30. November 2008 · Comments Off on We wish you a merry WordPress · Categories: My personal learning journey · Tags: , ,
It’s after Thanksgiving and time for all of us of American distraction to write our annual Christmas letters.  The art of balancing between bragging and whining and pitching a missive at people you a)only talk to once per year AND b) those you keep up with regularly is a dying art. After deciding that this Christmas we were going to limit our spending and try to reduce our impact on the planet, I thought of the $100 plus I spent last year on cards, ink and postage alone.  And all I could really do is fill an A4 sheet with some 11-point font and a few photos. So this year, I spent a few dollars on a domain name and have set up a password-protected WordPress site for friends and family.
Our Christmas blog

Our Christmas blog

In that site, I’m going to be able to post video, embed Google maps, create galleries of Flickr photos with a click and allow my family and friends to contribute via text or video comments.  If they’re keen enough, I can even make them contributors and give ’em their own section of the site. To my mind, this beats the hell out of a double sided A4 sheet shoved in a card.  Plus, next year I can write as things happen — so I don’t have to rack my brain over what we were up to. All of them are relatively light internet users, so I’m hoping I’ll be able to seduce a few over to the dark side with this. Your suggestions on plug-ins and/or fun content much appreciated.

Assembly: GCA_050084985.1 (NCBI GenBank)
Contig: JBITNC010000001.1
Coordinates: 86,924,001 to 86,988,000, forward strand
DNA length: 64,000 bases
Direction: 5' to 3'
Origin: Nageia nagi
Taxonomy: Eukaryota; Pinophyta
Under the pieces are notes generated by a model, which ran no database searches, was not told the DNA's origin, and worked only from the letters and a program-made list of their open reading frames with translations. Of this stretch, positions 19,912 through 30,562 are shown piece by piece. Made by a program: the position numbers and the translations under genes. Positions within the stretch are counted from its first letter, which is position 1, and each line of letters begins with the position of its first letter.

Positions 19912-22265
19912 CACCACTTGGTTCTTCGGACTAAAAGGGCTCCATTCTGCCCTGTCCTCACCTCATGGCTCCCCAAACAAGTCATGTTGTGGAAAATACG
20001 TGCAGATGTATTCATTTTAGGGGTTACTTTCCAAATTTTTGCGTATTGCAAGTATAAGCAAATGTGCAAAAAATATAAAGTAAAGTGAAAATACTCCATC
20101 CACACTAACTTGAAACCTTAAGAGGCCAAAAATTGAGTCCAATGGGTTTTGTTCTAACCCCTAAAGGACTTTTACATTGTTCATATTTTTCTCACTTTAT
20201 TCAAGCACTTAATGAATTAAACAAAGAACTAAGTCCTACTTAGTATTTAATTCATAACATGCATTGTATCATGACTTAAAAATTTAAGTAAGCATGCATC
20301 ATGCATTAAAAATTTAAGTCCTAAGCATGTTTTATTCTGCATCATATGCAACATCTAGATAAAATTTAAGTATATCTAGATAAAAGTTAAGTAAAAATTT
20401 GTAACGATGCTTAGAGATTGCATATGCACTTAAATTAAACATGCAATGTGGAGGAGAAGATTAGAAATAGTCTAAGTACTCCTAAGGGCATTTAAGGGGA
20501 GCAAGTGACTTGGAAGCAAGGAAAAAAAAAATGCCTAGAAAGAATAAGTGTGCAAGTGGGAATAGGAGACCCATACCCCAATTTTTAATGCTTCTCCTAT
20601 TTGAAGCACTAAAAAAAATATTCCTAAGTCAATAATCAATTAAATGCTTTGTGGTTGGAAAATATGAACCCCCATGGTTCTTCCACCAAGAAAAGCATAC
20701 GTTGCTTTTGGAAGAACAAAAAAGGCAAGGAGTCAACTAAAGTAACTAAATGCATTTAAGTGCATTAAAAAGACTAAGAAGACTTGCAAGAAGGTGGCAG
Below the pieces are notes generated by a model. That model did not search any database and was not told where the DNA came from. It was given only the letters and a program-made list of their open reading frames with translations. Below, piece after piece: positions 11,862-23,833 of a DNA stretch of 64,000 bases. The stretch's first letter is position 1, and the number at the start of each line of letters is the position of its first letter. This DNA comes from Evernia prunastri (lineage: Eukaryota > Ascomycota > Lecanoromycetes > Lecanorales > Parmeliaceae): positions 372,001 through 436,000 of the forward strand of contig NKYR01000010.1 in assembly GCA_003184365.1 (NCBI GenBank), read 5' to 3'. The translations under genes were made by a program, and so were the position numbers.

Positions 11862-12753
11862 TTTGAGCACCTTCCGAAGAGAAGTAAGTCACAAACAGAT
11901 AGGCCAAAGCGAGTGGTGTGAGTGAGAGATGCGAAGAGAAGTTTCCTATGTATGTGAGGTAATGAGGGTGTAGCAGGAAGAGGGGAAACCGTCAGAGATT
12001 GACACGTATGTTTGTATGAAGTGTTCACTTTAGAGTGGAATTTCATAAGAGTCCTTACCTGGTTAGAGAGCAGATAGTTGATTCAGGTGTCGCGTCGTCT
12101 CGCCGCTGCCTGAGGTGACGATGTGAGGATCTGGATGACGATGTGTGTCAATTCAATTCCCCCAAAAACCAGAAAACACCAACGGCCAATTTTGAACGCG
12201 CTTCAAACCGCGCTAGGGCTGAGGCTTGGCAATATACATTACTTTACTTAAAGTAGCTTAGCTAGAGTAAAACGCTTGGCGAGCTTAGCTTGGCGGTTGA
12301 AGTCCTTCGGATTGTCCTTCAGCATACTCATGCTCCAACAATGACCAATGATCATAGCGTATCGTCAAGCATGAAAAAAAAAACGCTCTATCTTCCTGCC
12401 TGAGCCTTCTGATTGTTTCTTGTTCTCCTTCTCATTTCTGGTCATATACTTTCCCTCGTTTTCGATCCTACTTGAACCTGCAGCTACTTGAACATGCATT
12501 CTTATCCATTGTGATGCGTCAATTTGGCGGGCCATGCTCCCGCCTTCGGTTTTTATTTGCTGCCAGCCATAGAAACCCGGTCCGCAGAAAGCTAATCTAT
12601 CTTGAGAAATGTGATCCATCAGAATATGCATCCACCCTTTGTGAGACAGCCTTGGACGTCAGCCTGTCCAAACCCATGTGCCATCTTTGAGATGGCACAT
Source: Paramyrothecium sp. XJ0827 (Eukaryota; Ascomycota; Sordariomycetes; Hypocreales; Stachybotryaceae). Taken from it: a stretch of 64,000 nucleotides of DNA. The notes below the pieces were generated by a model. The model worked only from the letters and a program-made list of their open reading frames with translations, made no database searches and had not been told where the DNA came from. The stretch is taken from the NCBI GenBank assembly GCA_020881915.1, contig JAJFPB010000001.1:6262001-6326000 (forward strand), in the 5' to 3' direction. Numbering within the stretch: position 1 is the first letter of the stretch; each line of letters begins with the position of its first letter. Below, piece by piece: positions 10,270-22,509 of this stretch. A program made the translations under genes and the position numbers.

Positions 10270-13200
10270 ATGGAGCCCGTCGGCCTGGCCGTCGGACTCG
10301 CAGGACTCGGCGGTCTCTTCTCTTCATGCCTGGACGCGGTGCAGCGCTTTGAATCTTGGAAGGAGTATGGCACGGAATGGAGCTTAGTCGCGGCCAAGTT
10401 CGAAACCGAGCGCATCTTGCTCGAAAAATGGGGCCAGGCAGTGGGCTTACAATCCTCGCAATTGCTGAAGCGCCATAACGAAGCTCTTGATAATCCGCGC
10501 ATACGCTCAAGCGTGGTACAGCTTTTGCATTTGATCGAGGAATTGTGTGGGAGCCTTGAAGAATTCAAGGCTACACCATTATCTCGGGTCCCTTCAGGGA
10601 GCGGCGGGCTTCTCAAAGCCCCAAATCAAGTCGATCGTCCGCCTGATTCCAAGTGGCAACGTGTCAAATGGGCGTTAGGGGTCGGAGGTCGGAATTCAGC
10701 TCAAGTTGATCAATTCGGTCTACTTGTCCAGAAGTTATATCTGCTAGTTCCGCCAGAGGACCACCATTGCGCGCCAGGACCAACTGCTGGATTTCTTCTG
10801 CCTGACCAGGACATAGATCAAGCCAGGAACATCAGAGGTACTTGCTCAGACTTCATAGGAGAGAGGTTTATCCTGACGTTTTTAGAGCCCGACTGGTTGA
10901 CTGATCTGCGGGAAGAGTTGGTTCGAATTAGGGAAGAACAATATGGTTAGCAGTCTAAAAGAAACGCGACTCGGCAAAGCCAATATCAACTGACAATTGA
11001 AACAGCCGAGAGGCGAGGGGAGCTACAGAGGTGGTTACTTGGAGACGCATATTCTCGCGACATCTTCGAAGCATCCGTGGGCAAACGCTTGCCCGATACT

There are so many people who have contributed to my learning this year — in person and online. My nominations for the 2008 Edublog awards are:
20. November 2008 · Comments Off on Google kills Lively · Categories: Technologies · Tags: , ,
Google’s foray into 3 D chat – Google Lively – is going to be shut down at the end of this year http://googleblog.blogspot.com/2008/11/lively-no-more.html Is Google the McDonald’s of the internet in that if they pull out of a neighbourhood it is time to sell up?  I don’t think so.
Does she know? Hard to tell, she was ALWAYS pouting.

Does she know? Hard to tell, she was ALWAYS pouting.

For me, Lively has never had the ingredients that would have made me feel a connection.  It was contrived, I didn’t have enough control over my avatar or environment and — this is the most important — my friends and colleagues weren’t using it. I gave it a go — even embedding it into its own page on my blog to see what comments, feedback, invitations I got. So I’ll be farewelling the pouty teenaged me in Lively and exploring other browser-based 3D chat tools in the near future.